• All WIC services are tailored to the client’s health and nutritional status.  WIC requires nutrition education, health monitoring, and regular appointments with WIC nurses at specific sites. 
  • WIC vouchers supplement the client’s diet and may only be used for specific amounts of WIC-authorized foods. 
These last two features of WIC are the reason community nutritionist David Holben at the University of Ohio said that he prefers the WIC model for supplemental food programs.  

Ever since meeting Professor Holben, we’ve looked forward to visiting and learning about WIC from those who administer the program at the local level.  We got our chance in Duluth, MN, where we met with Public Health Nurse Supervisor Luzette Samargia.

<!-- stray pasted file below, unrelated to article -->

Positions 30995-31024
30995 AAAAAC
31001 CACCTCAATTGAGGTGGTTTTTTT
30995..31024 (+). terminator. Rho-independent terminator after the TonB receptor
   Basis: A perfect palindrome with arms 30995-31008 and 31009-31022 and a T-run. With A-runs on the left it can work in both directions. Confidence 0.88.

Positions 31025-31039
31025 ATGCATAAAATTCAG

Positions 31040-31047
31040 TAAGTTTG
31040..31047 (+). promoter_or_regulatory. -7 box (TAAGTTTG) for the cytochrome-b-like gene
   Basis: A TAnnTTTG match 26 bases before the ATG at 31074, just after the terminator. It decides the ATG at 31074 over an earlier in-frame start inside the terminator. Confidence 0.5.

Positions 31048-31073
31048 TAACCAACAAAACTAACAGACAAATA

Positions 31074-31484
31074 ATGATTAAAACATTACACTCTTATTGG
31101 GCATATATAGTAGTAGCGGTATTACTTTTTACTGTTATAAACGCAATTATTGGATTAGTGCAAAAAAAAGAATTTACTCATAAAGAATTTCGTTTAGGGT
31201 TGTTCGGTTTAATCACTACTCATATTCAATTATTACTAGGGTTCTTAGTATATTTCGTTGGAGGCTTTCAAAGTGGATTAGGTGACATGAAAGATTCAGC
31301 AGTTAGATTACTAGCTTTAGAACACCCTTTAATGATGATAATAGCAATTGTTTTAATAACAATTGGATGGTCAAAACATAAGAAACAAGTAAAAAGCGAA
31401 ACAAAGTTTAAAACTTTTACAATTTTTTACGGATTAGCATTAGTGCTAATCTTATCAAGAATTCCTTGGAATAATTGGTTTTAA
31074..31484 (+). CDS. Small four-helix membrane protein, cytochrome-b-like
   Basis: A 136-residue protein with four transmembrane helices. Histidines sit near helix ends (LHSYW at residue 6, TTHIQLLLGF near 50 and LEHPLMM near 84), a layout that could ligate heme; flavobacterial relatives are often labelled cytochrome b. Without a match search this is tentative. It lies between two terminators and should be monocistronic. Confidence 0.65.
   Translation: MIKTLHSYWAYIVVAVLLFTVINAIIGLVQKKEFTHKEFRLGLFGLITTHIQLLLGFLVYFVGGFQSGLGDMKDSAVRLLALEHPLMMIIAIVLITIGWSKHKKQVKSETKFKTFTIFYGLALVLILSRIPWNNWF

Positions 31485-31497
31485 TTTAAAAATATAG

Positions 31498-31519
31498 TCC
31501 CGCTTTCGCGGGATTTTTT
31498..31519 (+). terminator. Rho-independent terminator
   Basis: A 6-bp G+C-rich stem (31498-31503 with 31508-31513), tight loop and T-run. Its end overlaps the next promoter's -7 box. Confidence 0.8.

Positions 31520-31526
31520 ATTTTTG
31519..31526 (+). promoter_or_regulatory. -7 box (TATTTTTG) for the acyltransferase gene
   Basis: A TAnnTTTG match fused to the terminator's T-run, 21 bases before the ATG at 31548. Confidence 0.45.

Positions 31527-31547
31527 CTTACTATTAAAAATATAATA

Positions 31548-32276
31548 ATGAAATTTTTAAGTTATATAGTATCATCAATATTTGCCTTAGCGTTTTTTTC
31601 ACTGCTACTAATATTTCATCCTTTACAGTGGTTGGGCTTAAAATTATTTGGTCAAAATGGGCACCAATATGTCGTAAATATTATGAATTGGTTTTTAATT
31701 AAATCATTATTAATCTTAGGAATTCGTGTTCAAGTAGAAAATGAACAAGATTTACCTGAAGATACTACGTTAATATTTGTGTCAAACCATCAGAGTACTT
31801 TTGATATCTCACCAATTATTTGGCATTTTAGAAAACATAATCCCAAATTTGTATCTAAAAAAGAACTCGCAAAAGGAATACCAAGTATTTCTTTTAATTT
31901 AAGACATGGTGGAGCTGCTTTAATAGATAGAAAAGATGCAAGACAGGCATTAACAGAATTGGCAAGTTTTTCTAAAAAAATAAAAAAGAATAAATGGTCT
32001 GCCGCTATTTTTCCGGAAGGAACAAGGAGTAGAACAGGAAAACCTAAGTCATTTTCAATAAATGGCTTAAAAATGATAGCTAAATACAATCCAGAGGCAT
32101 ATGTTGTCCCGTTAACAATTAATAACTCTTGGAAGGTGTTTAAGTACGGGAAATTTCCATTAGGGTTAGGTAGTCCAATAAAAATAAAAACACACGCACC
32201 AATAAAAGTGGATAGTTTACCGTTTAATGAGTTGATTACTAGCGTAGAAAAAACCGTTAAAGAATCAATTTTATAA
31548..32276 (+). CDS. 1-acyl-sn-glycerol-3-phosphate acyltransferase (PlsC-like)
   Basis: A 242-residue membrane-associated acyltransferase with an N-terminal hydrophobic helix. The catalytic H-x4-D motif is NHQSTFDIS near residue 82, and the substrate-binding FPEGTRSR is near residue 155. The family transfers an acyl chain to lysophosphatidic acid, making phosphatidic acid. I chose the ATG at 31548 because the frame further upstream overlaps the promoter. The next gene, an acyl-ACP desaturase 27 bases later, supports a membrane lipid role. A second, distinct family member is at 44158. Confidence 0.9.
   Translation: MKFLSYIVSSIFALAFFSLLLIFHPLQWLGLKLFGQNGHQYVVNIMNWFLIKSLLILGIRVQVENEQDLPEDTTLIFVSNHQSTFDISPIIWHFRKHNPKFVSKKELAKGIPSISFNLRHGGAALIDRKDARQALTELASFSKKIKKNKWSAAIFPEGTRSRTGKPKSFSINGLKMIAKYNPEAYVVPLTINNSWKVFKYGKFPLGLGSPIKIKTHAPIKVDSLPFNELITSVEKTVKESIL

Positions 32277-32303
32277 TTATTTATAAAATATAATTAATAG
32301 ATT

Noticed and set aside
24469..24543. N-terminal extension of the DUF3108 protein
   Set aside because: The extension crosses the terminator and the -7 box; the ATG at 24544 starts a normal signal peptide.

Luzette has been part of the WIC program since about 1978 when it was first introduced in this part of Minnesota.  As part of her duties, Luzette now manages the County WIC program for the Department of Public Health and Human Services in St. Louis County, Minnesota’s largest county, which stretches from Duluth and Lake Superior in the south, through the Iron Range (Hibbing and Virginia), to the Canadian border in the north.